What if we expanded the concept of Thanksgiving?

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We say a lot of good stuff on Thanksgiving. Let's do it more often.

By Steve Doyle

What will you say on Thursday? What will cross your heart and your lips and spill out from your soul onto the dinner table like so much runaway gravy?

Thanksgiving is the day when more of us express their truest, innermost feelings more openly and freely than at any other time of the year.

We may express surprise and elation at Christmas, love on Valentine’s Day, reverence on Easter and respect on a parental day, but Thanksgiving…well, isn’t it built on our best emotions?

Sometimes it seems inappropriate that the primary symbol of this wonderful holiday is a dressed turkey lying on a platter, as if the decapitation and denuding of a proud bird is something to be celebrated.

Yes, that’s the tradition, the big feast with loved ones all around, joining as a family and community in honor of something far more important than yams and pumpkin pie – in my view farmore important than those two.

My wife loves Thanksgiving more than any holiday, and I’ve always held it in my heart as something unique and special.

And it’s not because either of us is a gourmet or a big eater. It’s because of the side dishes – the family, friends and feelings that feed us in places where not even mashed potatoes will stick.

It’s a time when each of us around the table – whether it’s four or 24 of us – can pause and say what makes him or her thankful, what makes a difference, what resonates inside us.

I’ve heard poems read, prayers said and memories of the dead.

I’ve heard heartfelt praises to the lord, and I’ve heard the first public words uttered by shy little ones.

I’ve seen tears, heard sniffles, felt hand squeezes and felt the words shake through my body as if formed and fed by a force greater than me.

I’ve heard joyful noises and giggles.

And I’ve even heard – believe it or not – when that whole process was done and the eating had begun, plenty of freshly baked “I love you’s.”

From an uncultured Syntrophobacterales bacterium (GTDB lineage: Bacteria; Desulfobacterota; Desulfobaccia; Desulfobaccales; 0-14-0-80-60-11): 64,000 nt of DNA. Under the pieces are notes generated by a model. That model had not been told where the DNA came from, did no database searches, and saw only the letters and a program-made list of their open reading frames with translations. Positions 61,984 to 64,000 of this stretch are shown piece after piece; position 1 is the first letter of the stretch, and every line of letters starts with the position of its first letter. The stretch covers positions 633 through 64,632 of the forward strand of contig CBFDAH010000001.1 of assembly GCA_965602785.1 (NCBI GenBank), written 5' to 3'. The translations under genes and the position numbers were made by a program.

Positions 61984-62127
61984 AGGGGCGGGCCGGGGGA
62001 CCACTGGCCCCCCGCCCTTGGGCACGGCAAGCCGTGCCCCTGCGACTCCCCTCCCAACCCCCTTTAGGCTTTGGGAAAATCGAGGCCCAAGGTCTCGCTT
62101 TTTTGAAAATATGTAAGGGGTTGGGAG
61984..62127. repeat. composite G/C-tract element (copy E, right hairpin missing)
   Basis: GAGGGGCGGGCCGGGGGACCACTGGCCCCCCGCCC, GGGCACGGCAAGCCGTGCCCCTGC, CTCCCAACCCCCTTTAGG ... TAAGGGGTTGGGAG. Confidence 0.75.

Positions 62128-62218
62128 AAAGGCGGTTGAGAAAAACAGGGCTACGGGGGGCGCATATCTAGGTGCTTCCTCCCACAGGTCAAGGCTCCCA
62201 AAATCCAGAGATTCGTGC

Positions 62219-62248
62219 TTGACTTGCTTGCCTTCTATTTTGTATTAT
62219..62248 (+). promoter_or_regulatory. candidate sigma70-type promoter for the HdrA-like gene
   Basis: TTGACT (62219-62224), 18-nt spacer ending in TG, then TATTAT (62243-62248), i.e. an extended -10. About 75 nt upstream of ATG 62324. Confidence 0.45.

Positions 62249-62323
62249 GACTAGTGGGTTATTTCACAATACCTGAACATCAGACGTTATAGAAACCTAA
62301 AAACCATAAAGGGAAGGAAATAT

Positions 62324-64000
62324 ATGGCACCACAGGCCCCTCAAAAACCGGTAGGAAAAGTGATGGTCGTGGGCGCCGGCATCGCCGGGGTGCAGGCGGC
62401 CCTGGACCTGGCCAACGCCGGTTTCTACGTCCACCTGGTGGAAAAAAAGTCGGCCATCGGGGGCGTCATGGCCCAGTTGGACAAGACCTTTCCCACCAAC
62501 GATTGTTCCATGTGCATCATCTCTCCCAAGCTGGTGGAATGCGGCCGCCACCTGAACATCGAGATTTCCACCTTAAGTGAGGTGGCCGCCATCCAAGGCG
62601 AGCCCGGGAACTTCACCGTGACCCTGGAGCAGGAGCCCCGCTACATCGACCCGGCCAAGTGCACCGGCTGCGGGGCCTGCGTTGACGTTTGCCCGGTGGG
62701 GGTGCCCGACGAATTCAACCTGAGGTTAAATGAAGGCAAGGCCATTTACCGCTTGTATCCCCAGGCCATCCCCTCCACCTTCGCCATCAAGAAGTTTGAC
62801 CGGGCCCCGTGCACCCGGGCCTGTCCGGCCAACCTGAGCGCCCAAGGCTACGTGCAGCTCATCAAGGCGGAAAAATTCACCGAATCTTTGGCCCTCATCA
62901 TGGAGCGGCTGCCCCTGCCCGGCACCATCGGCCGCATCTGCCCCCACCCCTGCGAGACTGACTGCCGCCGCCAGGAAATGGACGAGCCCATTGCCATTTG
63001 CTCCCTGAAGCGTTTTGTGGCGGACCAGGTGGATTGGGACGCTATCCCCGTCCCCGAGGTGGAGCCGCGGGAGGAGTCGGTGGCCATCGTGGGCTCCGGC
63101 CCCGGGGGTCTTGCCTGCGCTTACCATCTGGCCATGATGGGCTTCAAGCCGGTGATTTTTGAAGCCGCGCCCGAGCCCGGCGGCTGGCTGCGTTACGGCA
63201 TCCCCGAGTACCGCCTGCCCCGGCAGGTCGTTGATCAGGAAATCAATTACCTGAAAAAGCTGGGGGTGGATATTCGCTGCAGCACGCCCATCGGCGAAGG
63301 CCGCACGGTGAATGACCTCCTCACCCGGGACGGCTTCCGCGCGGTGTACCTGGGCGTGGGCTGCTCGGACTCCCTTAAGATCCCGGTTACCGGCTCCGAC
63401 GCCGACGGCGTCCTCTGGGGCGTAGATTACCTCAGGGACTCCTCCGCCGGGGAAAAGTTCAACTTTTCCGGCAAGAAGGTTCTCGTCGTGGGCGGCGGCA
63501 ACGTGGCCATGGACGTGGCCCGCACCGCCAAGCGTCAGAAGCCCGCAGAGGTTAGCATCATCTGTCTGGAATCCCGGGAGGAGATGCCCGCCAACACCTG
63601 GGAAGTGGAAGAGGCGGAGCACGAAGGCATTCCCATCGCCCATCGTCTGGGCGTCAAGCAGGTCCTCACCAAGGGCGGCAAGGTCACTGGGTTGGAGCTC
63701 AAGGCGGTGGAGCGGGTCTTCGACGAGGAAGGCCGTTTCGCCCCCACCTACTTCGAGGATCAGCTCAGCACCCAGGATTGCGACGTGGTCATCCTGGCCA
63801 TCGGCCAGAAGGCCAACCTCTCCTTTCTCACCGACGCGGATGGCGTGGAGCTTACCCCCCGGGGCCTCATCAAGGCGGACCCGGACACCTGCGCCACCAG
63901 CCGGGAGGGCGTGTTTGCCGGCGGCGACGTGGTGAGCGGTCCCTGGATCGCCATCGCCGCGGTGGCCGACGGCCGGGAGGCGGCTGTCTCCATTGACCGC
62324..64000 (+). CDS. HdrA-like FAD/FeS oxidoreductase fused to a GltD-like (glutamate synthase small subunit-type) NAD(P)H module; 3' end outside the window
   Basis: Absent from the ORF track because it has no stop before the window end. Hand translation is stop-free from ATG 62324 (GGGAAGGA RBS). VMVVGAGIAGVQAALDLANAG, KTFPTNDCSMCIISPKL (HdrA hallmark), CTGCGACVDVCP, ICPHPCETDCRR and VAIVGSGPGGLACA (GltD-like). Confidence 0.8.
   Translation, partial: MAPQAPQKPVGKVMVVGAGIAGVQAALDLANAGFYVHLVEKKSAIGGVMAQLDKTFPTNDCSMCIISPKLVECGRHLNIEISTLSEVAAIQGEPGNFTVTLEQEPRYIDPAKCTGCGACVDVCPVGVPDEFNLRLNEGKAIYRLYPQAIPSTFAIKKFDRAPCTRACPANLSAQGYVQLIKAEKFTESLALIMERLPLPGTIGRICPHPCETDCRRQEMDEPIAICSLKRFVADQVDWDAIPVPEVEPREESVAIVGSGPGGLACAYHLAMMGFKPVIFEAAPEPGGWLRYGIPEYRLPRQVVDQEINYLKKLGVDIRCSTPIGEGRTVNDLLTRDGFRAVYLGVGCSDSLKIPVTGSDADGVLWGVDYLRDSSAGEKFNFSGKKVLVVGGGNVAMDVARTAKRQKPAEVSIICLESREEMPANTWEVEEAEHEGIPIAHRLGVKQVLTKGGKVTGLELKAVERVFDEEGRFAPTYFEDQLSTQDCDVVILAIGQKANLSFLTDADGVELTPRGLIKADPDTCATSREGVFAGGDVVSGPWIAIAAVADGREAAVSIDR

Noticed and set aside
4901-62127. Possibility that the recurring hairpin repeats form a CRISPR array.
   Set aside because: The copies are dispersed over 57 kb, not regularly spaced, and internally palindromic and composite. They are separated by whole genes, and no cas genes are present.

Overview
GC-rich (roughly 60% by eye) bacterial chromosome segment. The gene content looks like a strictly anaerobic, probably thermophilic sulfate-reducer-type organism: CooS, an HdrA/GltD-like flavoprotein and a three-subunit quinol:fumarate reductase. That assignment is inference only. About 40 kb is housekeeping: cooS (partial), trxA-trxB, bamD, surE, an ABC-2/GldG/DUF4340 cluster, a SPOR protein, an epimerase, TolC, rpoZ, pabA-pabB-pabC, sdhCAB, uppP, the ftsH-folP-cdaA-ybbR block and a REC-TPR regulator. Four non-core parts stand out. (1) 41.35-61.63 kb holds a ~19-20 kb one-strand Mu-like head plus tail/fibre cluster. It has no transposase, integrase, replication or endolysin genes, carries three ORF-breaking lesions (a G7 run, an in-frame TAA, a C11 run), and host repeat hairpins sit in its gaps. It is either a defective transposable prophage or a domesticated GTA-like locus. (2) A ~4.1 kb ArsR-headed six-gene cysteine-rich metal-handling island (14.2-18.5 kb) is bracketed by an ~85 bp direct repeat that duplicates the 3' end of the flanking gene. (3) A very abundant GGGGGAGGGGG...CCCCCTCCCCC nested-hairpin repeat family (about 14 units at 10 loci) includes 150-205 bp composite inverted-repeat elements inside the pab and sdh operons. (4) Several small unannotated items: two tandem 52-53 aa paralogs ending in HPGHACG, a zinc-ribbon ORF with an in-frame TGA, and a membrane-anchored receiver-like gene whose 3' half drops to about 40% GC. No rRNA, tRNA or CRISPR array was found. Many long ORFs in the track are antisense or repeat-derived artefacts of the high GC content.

Imagine that.

One of my problems with Thanksgiving is that when it’s my turn, I sometimes have trouble editing down my feelings (as anyone who wades through these words each week well knows). They sometimes run together in this emotional stream of consciousness, and I allow them to become a waterfall of memories that flow through me.

And why is that? Why is it that when we unleash the emotional attachments deep within us that they tend to explode toward our lips?

Maybe it’s because we spend so much time repressing those feelings or letting them get shoved aside by the traumas of daily life.

Maybe the emotional carousel doesn’t stop on “thankfulness” as often as it should.

But should it require a red-letter day on a calendar to bring out those deep feelings?

Yes, I know Sundays are set aside for worship, which obviously includes words of thanksgiving. I’m one of those who believes all good is traced to God’s will.

But those tithes of blessings on Sundays are focused less on the specifics of what someone else did to visit thankfulness on our lives.

They sometimes become too formulaic and too general.

The words of Thanksgiving Day tend to be the most personal uttered between most humans each calendar year.

So what if we just decided to do it more often?

What if we didn’t wait until a Thursday late in November to open our hearts and express our thanks and did it more routinely?

Would our feelings sound as pure, as focused, as intensely meaningful if they were part of our flip through the calendar rather than a stop once a year?

Yes, rhetorical questions run amok, but I would like us to try.

I propose that we select one day each month – and I’m going to say it should be the first day of the month, because that’s when we tend to get lost in bill-paying and mission-seeking – that we pause and give thanks to those we love and appreciate and for all the blessings that cross our lives.

How about it? Will you do it with me?

Will you write this on your calendar and create a monthly day of Thanksgiving that takes the purity of our November feast and extends it throughout the year?

No, I don’t expect calendar companies or Hallmark to get behind the effort. Certainly Macy’s can’t do a monthly parade.

We don’t need to have a slavery day in the kitchen, and certainly my waistline, at least, could not take 11 more huge intakes.

But my heart sure could use a powerful embrace from openly expressed love.

And that comes with zero fat and zero calories.